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I never understood how the equipartition theorem was applied electromagnetic waves inside the metallic blackbody. As hyperphysics puts it (http://hyperphysics.phy-astr.gsu.edu/%E2%80%8Chbase/mod7.html)

The classical view treats all electromagnetic modes of the cavity as equally likely because you can add an infinitesmal amount of energy to any mode

But the existence of the modes is conditioned to the existence of certain movements by the particle, so I don't see it as a "degree of freedom". For example, for a high frequency mode to exist there should be electrons jiggling with a certain frequency. I expected some sort of statistic on electrons speed and acceleration for a given temperature, like from the Maxwell-Boltzmann distribution, to derive the expected electromagnetic radiation spectrum for the blackbody.

1) Why are the electromagnetic modes are considered "degrees of freedom" if their existence is conditioned to the motion of the electrons? If they actually aren't, please explain it

2) Does an alternative (non cavity + modes) approach exist? I was thinking fluctuations of charge density on the surface of a solid metal sphere due to temperature.

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1) Why are the electromagnetic modes considered "degrees of freedom" if their existence is conditioned to the motion of the electrons?

You assume that EM waves are determined by the motion of the electrons and have no freedom of their own. Although that is a reasonable picture of things (for example, if fields are assumed purely retarded, which is very natural), it is not necessary.

The common derivations of thermal radiation spectrum do not assume that.

On the contrary, they assume that EM field is a thing that can exist in vacuum independently of charged particles.

This is possible because the Maxwell equations are only conditions that fields have to satisfy. They alone do not determine the fields. In order to determine the fields, some additional boundary conditions need to be assumed.

The common derivations of thermal radiation spectrum are based on the equations for vacuum

$$ \nabla \cdot \mathbf E = 0 $$

$$ \nabla \cdot \mathbf B = 0 $$

$$ \nabla \times \mathbf E = -\frac{1}{c}\frac{\partial \mathbf B}{\partial t} $$

$$ \nabla \times \mathbf B = \frac{1}{c}\frac{\partial \mathbf E}{\partial t} $$

and boundary conditions appropriate for closed ideal metal shell.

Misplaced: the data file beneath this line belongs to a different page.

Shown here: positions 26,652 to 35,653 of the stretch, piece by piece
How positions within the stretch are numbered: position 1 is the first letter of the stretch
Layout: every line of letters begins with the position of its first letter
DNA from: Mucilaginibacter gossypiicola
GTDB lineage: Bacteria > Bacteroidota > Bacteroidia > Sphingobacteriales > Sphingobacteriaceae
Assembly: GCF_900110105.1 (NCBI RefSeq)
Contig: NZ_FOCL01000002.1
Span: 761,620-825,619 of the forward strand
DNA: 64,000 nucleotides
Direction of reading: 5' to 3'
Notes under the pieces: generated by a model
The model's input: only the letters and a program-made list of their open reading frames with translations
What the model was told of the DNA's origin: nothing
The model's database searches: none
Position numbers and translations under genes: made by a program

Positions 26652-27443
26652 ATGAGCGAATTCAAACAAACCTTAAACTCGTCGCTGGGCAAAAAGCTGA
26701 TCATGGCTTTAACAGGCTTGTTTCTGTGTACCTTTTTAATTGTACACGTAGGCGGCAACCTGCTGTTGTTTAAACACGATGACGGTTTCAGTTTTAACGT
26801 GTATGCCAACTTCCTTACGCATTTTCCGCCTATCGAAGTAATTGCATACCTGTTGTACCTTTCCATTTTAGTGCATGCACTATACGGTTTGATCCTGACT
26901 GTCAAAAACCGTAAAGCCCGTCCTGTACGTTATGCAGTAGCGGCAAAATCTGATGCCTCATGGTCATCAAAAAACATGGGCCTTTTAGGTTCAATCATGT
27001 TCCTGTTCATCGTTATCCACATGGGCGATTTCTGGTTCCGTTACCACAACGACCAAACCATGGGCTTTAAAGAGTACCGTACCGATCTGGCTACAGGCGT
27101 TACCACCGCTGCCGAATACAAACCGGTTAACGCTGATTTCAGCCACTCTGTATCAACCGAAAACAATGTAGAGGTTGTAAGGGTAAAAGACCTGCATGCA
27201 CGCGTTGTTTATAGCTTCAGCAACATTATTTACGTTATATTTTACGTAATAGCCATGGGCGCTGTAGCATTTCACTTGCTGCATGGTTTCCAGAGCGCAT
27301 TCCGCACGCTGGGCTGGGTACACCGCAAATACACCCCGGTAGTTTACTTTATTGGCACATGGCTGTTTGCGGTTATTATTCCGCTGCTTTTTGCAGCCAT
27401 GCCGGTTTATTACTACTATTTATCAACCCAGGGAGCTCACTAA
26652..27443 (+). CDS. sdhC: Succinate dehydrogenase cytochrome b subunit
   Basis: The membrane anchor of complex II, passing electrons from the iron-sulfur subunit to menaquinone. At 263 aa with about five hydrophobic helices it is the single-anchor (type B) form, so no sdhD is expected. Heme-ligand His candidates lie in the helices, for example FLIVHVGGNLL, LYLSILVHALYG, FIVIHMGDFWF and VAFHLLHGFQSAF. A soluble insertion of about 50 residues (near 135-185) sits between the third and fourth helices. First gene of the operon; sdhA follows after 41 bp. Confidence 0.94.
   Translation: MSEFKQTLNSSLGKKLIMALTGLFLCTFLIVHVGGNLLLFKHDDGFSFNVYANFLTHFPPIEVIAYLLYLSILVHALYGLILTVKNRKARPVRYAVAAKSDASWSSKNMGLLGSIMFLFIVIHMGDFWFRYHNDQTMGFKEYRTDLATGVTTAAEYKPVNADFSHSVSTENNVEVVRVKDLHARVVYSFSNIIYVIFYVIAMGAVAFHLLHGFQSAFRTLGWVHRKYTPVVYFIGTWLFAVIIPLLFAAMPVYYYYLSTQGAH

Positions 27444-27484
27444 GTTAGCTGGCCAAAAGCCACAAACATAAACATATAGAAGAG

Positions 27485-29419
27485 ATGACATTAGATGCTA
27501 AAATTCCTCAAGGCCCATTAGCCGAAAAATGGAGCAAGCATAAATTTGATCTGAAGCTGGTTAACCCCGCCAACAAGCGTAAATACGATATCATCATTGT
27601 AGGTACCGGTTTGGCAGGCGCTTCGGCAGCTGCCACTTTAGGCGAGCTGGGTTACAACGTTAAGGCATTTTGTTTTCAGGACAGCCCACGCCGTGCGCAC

This system then admits infinite number of solutions $\mathbf E_H, \mathbf B_H$ . Every solution can be written as discrete sum of standing waves - "modes" and these coefficients are considered as coordinates determining the configuration of the field, hence the term "degrees of freedom".

The motion of the charged matter does not enter the derivation explicitly.

So the answer to 1) is "in the derivation of thermal EM spectrum, the existence of EM waves is not considered to be conditioned by the motion of the charged matter".

Now I agree with you that this approach is far from satisfactory. The boundary condition of ideal metallic shell is unrealistic for high frequencies. In practice, such boundary condition is an easy but only an approximately correct way to account for the motion of electrons in the metal.

2) Does an alternative (non cavity + modes) approach exist? I was thinking fluctuations of charge density on the surface of a solid metal sphere due to temperature.

The closest thing I know is later Planck's derivation, where he assumes the EM field is emitted by the matter oscillators in steps $\hbar \omega$. You can read about it in his great book

M. Planck, The theory of heat radiation, P. BLAKISTON'S SON & Co. 1914

https://archive.org/details/theheatradiation00planrich

There are other kinds of derivations, for example Timothy Boyer's derivations based on the zero-point radiation:

http://prola.aps.org/abstract/PR/v182/i5/p1374_1

You can find other related papers by Timothy Boyer on arxiv.

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  • $\begingroup$ Doesn't it matter that the boundary conditions imply moving charges? $\endgroup$ – galmeida Oct 12 '19 at 11:08
  • $\begingroup$ Not for the derivation of the Rayleigh-Jeans formula (which, if assumed valid for all frequencies, implies infinite EM energy). The boundary condition of perfect reflection isn't actually necessary; as long as energy loss from cavity is slow and radiation is in equilibrium, what happens at the boundary of the region doesn't influence the result, except perhaps at points very close to the surface. One can do the R-J derivation for imaginary cube without walls, in vacuum, with the same result. $\endgroup$ – Ján Lalinský Oct 12 '19 at 16:42
  • $\begingroup$ The reason the perfectly reflecting cavity is often mentioned is for the reason that originally, people measuring radiation properties of thermal radiation worked with radiation from "oven", a metallic cavity, to prevent energy losses by radiation, except for the thin beam measured. Extending this concept in theory, a perfectly reflecting cavity was introduced as a concept. Radiation energy cannot escape from such hypothetical cavity. But it is not necessary for the R-J derivation. $\endgroup$ – Ján Lalinský Oct 12 '19 at 16:43
  • $\begingroup$ "One can do the R-J derivation for imaginary cube without walls, in vacuum, with the same result." > Where can I find this? $\endgroup$ – galmeida Nov 4 '19 at 22:58
  • $\begingroup$ Just repeat the standard derivation without any boundary condition on the field (use Fourier series with both sines and cosines, so the field at the boundary isn't fixed). Express Poynting energy in terms of Fourier coefficients. Then apply the equipartition theorem. The result is the same whether the box is reflecting EM waves or imaginary region of space. $\endgroup$ – Ján Lalinský Nov 6 '19 at 12:17

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